|Blogs > GetOffMyLawn > Grumpy Bastard|
Pope Urban's Kit-Kat Crusade
My Kit-Kat bar is too soft. Or more precisely, the chocolate on the bar is too soft. The deli where I purchased it is far too warm for the vending of chocolate products and although I could chill the bar in this arctic-like room I am now in, I don't have the patience. So I am left with a less than satisfactory Kit-Kat breaking experience. Rather than just snapping into its four component parts, the Kit-Kat merely bends and then slowly pulls apart. I suppose I should be grateful that I managed to catch myself before I paid for a Snickers and wisely got the Kit-Kat instead, but this soft chocolate has tarnished the whole candy purchasing event for me.
Those who know me are very aware of my interest in sugar-based products. For their sake I will suddenly change topics. I was driving around a place the other day and it occurred to me that there were billions of people on the planet who will never even get the chance to attempt to run down a fast-food associate while he removes the refuse from his place of employment. Those wiry little fellows are surprisingly agile when faced with being squished by a vehicle. So all these billions of people are going to suffer from a lack of this experience I had and it made me smile quietly to myself. I am still smiling. I love it when I get to have something billions of people don't even know about. I wonder if they all lie awake at night, wondering if their life would be better if only they could figure out just what it is that they are missing. Then it occurs to me that this lack of shared experience just might be the cause for all the horrible things people do to each other on a daily basis. Kind of like how the lack of cable television resulted in the Crusades.
History can be boring, particularly to those having to live it at the time. I think that had the Europeans had cable television in the 9th century, that Pope fellow would never have asked the populace to go and kill those Muslims. To be fair, the Muslims most likely had cable, but they had no intention of sharing it with the filthy Euro-trash of the Holy Roman Empire, so I guess it is partly their own fault. Although if you have ever spent a hot summer afternoon on a cramped bus full of unemployed French communists, you would understand the reluctance to give away your greatest invention to that smelly mass of apathy. I am still amazed the French knights had the drive to travel all those miles and through all that tribulation to fight for a city of mud huts and gift shops. Maybe they weren't bored. Maybe they just really felt the need to own a cedar box with the Last Supper glued to the top. My money is still on the lack of quality programming, though.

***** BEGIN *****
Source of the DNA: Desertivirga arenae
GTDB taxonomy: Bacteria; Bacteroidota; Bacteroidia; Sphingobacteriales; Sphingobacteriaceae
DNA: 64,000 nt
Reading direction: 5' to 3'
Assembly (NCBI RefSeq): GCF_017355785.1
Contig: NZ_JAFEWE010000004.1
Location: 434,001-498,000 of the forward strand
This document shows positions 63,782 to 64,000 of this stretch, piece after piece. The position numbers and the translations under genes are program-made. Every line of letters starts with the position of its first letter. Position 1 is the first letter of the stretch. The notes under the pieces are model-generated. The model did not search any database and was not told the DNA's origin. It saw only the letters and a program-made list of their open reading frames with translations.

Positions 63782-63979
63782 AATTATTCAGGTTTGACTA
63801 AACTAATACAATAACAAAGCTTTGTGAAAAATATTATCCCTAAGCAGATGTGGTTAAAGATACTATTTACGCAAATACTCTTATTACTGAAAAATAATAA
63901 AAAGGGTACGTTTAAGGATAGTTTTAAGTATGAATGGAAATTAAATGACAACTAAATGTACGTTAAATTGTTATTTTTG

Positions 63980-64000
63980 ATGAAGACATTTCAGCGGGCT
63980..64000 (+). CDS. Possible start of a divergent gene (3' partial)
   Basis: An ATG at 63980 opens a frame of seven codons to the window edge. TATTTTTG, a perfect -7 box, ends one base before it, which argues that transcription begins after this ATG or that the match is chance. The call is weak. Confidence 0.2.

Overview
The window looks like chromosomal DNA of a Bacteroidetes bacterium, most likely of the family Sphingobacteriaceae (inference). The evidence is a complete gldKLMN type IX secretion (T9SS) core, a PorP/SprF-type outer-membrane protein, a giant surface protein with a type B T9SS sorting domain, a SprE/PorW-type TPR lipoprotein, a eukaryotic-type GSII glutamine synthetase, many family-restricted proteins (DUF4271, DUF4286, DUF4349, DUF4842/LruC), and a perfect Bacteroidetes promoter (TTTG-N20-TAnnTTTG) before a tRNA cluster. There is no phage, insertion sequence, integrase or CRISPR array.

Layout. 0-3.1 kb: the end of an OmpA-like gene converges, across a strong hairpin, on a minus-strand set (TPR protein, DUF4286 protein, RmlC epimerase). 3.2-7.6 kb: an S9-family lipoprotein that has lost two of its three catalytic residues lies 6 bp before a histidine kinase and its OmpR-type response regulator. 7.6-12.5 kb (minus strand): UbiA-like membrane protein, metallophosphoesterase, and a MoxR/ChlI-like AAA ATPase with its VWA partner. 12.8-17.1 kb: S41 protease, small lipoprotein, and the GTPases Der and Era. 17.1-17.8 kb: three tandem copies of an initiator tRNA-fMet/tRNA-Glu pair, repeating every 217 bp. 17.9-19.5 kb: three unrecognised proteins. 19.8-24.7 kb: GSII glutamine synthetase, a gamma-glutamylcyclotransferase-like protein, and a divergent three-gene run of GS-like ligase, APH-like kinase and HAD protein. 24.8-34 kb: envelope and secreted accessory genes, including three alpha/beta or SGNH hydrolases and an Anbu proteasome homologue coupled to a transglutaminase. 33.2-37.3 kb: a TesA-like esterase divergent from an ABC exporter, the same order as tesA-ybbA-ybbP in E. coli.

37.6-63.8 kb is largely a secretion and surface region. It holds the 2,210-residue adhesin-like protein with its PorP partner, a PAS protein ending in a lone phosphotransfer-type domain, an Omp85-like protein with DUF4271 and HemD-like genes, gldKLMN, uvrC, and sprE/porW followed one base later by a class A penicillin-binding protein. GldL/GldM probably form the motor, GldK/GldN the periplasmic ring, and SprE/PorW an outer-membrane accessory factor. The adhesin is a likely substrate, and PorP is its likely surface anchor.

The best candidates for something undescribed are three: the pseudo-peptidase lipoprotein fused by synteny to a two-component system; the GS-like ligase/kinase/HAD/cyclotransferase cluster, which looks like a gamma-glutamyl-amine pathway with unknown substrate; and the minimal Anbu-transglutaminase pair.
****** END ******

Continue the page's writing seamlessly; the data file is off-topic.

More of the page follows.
Imagine yourself living as a peasant in 1095. You are practically owned by your landlord and all you do all day is struggle to eke out an existence on your tiny piece of land. You eat a lot of potatoes and never travel more than a few miles from home. So what do you do for fun? Watch the Simpsons? Maybe catch a fine documentary on Egyptian culture on the History Channel? Both good ideas, except that the only ones who have cable in the entire world are living in Jerusalem. Besides, you have never even heard about cable or the Cartoon Cartoon Fridays with the Power Puff Girls. So along comes the Pope, who you believe to be the mouth of God, and he tells you about shows like Queer as Folk (which doesn't interest you because you don't go that way) and MTV's the Real World (which would interest you if you liked watching stupid kids who don't understand the real "real world"). So far, no reason to go anywhere or kill anyone. But then Pope Urban starts to describe the misadventures of a loveable idiot called Homer and his seriously dysfunctional yet strongly bonded and unusually yellow family. Forbidden Donut? Now there's a reason to leave your home behind, travel thousands of miles through rough terrain, and kill the unbelievers. A little slaughter, and pillaging might be justifiable so long as you get a few premium channels at the end of it. And who knows? You just might catch the episode where Maude dies, in syndication of course.
Things go well on your trip. Sure, you "accidentally" massacre a few of your fellow Christians along the way, but they all look the same over there, don't they. Finally you reach Jerusalem and have a grand old time making the street run with the blood of the unholy. Only as soon as the fight is over you find out that the cable company was just purchased by AOL/Time Warner and the access fees have been tripled. In a justified and understandable rage, you kill a few more heretics and then decide to go home. Cable has been lost to the ages and your angst is spent. Besides, Pope Steve Case assures you that at some point cable will be back and in your neighborhood and at a very reasonable price. And here, why not have a few thousand free hours of AOL? Just be sure to use them all within the first 30 days or our Spanish Inquisition Department will start charging you the normal monthly rate of thirty lashes.
I need a new, more firm Kit-Kat.